Trip to Toledo- a walk into history

Mirador, Toledo, Spain
Panoramic view from the Mirador Del Valle
The Historic city of Toledo is one of the most popular day-trip destinations from Madrid. With a history spanning over two millennia, it is one of the most ancient cities of the world and was declared by UNESCO as a world heritage site in 1986. I loved how organized the transport to nearby regions are from Madrid- there are high-speed trains every hour which go directly to Toledo in 30 minutes, frequent public buses which usually take an hour and there are these private tour buses which organize day trips to Toledo. Being first-time tourists to Europe we decided to take the tourist bus which includes a guided walking tour and panorama view. It costs five euros more than the train but is completely worth it. Our guide, Rachel was very friendly and talked about the city's history while she took us on the walking tour.
We bought the tickets at one of the many counters at Plaza de Espana in Madrid but you can pre-book it online as well -https://www.madridcitytours.com/city-guide/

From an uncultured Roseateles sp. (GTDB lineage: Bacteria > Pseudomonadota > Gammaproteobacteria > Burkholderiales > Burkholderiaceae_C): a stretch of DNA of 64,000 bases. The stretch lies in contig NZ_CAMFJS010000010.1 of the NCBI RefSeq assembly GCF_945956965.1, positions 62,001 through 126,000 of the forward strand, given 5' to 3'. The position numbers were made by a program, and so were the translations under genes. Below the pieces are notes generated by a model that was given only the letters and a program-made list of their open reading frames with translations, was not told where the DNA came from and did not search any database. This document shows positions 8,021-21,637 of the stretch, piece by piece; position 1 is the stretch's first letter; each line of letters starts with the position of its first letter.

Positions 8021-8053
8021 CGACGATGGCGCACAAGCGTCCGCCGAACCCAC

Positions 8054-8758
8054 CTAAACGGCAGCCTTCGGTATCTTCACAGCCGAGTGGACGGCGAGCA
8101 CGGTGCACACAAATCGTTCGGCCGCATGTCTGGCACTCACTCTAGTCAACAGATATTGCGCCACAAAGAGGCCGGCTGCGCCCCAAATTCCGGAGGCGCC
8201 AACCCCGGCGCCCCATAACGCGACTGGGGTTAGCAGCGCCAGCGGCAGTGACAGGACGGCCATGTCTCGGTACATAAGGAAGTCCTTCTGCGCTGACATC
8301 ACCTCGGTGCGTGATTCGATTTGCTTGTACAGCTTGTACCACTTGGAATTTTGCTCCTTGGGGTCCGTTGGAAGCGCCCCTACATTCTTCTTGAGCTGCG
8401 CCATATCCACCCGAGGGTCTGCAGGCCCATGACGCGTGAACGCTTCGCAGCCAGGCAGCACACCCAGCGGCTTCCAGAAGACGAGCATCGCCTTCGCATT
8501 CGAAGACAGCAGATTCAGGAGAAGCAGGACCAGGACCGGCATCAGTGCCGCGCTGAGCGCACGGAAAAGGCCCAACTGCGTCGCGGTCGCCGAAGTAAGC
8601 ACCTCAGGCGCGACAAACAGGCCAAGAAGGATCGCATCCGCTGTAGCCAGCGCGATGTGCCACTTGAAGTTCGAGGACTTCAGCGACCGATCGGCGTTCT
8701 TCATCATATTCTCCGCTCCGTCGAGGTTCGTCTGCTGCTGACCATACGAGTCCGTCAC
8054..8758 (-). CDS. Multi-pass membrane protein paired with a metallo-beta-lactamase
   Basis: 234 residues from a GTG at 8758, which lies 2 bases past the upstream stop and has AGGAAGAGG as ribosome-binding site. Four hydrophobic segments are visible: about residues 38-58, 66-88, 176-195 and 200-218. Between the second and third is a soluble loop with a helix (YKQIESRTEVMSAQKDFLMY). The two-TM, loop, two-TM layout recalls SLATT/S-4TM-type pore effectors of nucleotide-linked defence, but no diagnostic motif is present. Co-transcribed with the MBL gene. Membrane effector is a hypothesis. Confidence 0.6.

The Medieval Wall and the Modern Escalators


Toledo Wall, Spain
The Wall
As soon as we disembarked the bus we were thrilled at the sight of the old buildings clamped atop the hill and ruins of the great wall that once surrounded the city (although most of the ancient walls are still intact). Quoting the signboard on the ruins-
"the wall of Toledo shapes the urban landscape of the city since its origins.. its strategic importance determined the construction of one of the most fortified complex systems in the Middle Ages of Europe"